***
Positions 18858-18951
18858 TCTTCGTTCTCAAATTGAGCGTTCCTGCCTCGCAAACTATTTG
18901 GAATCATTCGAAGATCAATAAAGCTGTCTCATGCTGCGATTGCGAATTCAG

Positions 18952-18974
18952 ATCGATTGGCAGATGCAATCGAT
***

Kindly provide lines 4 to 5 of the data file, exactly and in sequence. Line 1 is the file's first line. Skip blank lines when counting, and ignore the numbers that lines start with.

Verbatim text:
Positions 18952-18974
18952 ATCGATTGGCAGATGCAATCGAT